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The day book. (Chicago, Ill.) 1911-1917, December 15, 1916, LAST EDITION, Image 19

Image and text provided by University of Illinois at Urbana-Champaign Library, Urbana, IL

Persistent link: http://chroniclingamerica.loc.gov/lccn/sn83045487/1916-12-15/ed-1/seq-19/

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tired, his face thin -and bloodless,
clinched in his hand was a small, flat
"He is dead," pronounced Weston,
'and a thrill ran through the little
group. "We had better call -some
one in the place who knows him."
Evidenyy the man had just died,
for when a crippled man occupying
the adjoining Tooms was summoned
he made the remark:
"Poor-old Eben Short! This is sud
den, for he passed through the hall
outside not a half an hour ago."
"Who is he?" asked Mrs. Throop.
"He has lived here for two years,
he andhis niece, Elma. They aren't
our poor sort, and I understand he
was once very rich. They say he was
a miser, but this poor layout doesn't
sK5W it, does it? The girl here she
is now. Let her know the bad news
gently, for she was lik a daughter
to the old man."
A young girl of about 17 entered
the room started, gasped, parted the
onlookers and then threw herself on
the floor beside the dead man.
It was pitiable to' witness her grief.
It was-pathetic to listen to her loving
words, telling that all her Interest in
their poor life was centered about
the dead man. Mrs, Throop lifted the
stricken creature In her kindly arms.
"Don't take on so, dear," she
soothed and' she allowed the poor
child to nestle in her motherly arms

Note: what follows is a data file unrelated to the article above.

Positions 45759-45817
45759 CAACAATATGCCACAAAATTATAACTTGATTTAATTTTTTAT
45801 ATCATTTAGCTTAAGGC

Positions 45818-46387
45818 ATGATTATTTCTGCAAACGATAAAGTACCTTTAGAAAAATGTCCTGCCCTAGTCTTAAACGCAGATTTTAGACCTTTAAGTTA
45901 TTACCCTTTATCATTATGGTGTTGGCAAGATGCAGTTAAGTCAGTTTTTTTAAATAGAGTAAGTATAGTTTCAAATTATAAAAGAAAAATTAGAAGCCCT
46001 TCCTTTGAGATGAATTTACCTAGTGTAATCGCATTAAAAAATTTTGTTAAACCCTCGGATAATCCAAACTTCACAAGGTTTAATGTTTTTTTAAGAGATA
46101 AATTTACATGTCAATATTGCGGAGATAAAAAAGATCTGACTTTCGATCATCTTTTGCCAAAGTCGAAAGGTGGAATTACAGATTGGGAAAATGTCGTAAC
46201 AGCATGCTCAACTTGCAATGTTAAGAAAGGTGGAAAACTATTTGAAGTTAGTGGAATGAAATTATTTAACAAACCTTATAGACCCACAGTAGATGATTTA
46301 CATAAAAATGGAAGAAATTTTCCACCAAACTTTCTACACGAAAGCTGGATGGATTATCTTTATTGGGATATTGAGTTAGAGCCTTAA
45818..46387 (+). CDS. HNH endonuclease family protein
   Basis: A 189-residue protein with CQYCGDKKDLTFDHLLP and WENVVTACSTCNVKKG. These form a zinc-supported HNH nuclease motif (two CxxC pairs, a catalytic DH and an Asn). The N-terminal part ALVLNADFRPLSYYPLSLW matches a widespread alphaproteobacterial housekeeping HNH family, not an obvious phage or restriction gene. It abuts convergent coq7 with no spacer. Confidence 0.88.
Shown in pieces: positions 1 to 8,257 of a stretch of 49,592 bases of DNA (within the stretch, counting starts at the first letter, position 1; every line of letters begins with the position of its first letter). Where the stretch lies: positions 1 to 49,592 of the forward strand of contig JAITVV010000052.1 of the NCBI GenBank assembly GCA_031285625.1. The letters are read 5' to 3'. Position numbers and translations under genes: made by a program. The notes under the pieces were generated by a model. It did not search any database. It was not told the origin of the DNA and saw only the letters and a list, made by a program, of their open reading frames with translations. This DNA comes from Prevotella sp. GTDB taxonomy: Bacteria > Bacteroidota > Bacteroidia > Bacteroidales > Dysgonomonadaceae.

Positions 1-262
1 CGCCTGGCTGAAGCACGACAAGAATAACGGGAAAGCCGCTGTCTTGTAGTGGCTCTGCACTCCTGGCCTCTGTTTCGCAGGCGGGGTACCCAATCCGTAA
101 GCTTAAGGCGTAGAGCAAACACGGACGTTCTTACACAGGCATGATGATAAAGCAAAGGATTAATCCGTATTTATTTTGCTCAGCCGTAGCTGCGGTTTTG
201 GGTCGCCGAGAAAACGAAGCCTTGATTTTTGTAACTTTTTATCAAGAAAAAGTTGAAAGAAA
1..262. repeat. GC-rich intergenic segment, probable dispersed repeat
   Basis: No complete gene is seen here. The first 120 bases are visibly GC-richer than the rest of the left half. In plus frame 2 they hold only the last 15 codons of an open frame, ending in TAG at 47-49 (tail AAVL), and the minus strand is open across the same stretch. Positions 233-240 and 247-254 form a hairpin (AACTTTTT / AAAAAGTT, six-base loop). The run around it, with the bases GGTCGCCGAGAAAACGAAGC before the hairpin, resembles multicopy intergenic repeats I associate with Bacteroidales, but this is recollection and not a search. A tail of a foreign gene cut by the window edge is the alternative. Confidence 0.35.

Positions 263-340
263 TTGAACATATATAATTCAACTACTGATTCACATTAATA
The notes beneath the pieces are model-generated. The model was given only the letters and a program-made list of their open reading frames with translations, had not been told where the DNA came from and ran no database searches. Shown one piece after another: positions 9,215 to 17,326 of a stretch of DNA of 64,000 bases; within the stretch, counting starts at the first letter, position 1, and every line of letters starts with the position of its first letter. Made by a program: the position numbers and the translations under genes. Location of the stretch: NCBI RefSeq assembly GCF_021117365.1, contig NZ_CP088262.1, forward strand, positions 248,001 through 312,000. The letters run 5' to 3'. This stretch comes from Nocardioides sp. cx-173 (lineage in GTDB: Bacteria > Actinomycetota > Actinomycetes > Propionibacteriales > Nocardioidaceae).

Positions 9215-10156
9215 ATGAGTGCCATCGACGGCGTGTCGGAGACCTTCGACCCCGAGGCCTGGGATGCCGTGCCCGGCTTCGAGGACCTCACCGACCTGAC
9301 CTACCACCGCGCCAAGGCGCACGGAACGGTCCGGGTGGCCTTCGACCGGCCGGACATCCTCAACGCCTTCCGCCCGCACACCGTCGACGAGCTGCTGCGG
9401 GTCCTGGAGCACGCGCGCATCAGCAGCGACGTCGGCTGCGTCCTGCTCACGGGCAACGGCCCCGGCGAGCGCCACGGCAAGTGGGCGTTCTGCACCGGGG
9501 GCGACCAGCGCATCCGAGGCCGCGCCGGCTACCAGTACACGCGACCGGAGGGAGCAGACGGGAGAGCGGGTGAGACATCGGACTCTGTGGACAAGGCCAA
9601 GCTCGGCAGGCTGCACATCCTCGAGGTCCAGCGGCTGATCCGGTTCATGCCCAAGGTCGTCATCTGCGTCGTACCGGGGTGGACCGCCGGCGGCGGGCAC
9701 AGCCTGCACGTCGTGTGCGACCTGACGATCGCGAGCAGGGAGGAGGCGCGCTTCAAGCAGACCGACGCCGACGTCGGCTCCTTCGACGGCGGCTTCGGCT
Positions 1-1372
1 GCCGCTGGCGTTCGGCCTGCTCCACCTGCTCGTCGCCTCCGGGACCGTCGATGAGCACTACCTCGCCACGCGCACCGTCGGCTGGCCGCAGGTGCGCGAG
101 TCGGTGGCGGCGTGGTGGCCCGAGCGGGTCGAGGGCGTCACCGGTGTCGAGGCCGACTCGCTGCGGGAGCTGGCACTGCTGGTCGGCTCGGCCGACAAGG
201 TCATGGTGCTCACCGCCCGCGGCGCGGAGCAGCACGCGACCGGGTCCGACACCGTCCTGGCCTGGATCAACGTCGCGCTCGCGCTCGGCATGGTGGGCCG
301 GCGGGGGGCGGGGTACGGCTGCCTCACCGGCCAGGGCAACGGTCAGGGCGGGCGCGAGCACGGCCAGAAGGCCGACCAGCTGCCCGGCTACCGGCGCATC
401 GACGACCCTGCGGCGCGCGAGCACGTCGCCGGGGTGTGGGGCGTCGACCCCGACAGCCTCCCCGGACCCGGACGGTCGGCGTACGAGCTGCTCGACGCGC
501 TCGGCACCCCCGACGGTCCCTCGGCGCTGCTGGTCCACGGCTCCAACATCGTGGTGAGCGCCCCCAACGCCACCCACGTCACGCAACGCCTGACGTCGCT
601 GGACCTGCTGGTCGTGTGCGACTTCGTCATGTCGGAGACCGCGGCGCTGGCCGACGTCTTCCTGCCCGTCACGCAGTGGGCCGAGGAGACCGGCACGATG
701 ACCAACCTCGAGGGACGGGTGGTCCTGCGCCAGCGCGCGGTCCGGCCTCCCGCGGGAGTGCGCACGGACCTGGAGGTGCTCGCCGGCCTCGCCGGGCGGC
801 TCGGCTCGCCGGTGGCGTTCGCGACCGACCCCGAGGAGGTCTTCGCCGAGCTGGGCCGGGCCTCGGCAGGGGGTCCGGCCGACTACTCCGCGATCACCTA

and weep away her sorrow.
Weston saw to it that Short was
decently buried. Mrs. Throop took
'the girl Elma to her home. The, story
told by the latter seemed to confirm
the report that her uncle had seen
. better days.
"He was very kind to me," she told
her benefactors,, "but we lived, oh, so
poorly. Many a time he would tell
me to be strong and patient, for some
day I should live in a palace. He
must have meant this," she would
say ingenuously, looking about the
comfortable home that JVIrs. Throop
had rovidd for her.
. Under her new surroundings Elma I
developed marvelously. Arrayed in
neat garments, her beauty of form
and. face came out strongly. She wa$
the happiest being in the world, she
tolfl Mrs. Throop, and every word
and look evinced her gratitude and
love for her nrotectress and her
-brother. jElma was cheery and tfelpV
ful about the house. She would de
vote hours to- arranging and, rear
ranging the room where Weston did
his writing, for he was a writer oh,
scientific subjects. -
"Please let me stay and just watch,
you turn out all those wise, wonder
ful' pages!" Elma would plead. "Ill
be as quiet as a moiise."
One day Mrs. Throop came to her
brother in his literary sanctum.
"IJoy," she said, "the society wish
es to use some of the views of the
tenements which you took when we
discovered Elma. Won't you get your
negatives and select those most ap
propriate for an illustrated lecture?"
It was through one of the pictures
that of the room in which they had
discovered dead Eben Short that
Weston made a remarkable discov
ery. The frosted window panes
show microscopically clear in the
print. He observed that one pane
was marred with letters, words. In
a- flash the truth occurred to him.
Helpless, dying,Short had essayed to
leave -a message. He had traced It
with the key he had found in Short's
hand and possession of which Wes
ton had retained, the only memento
of the tragic death.
"I leave all to my faithful Elma,"
it read. "Take the key to the Fidel
ity Depo " there the writing ended.i
A gleam 6 enlightenment came
speedily to the quick mind of Wes
ton. "Fidelity Deposit vaults," he
murmured' with a glow of keenly
aroused Interest. "And the key! I
think I understand."
He understood so well that within
the hour he found that the key fitted
to a safety deposit box in the vaults
of the company named. Within 16
was fodnd the savings of the miser.

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